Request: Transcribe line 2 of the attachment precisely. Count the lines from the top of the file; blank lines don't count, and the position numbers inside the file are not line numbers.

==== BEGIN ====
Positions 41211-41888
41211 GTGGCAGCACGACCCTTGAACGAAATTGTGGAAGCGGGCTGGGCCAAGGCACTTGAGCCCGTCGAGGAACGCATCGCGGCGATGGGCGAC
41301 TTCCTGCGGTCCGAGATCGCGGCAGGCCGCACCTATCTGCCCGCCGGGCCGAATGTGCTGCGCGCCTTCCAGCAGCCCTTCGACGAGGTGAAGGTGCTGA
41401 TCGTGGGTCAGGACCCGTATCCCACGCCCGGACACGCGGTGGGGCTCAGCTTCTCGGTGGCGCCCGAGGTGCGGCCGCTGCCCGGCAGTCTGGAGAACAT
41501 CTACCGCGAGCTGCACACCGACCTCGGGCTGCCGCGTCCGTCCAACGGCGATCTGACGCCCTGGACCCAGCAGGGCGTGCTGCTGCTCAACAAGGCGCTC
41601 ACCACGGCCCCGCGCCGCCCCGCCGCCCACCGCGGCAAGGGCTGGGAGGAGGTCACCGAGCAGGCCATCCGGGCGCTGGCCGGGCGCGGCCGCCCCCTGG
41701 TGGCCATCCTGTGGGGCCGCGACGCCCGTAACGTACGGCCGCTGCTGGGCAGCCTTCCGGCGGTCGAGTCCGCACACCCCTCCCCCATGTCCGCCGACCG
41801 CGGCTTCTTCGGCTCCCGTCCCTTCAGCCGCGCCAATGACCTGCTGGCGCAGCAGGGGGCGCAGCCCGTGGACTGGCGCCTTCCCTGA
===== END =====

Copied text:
41211 GTGGCAGCACGACCCTTGAACGAAATTGTGGAAGCGGGCTGGGCCAAGGCACTTGAGCCCGTCGAGGAACGCATCGCGGCGATGGGCGAC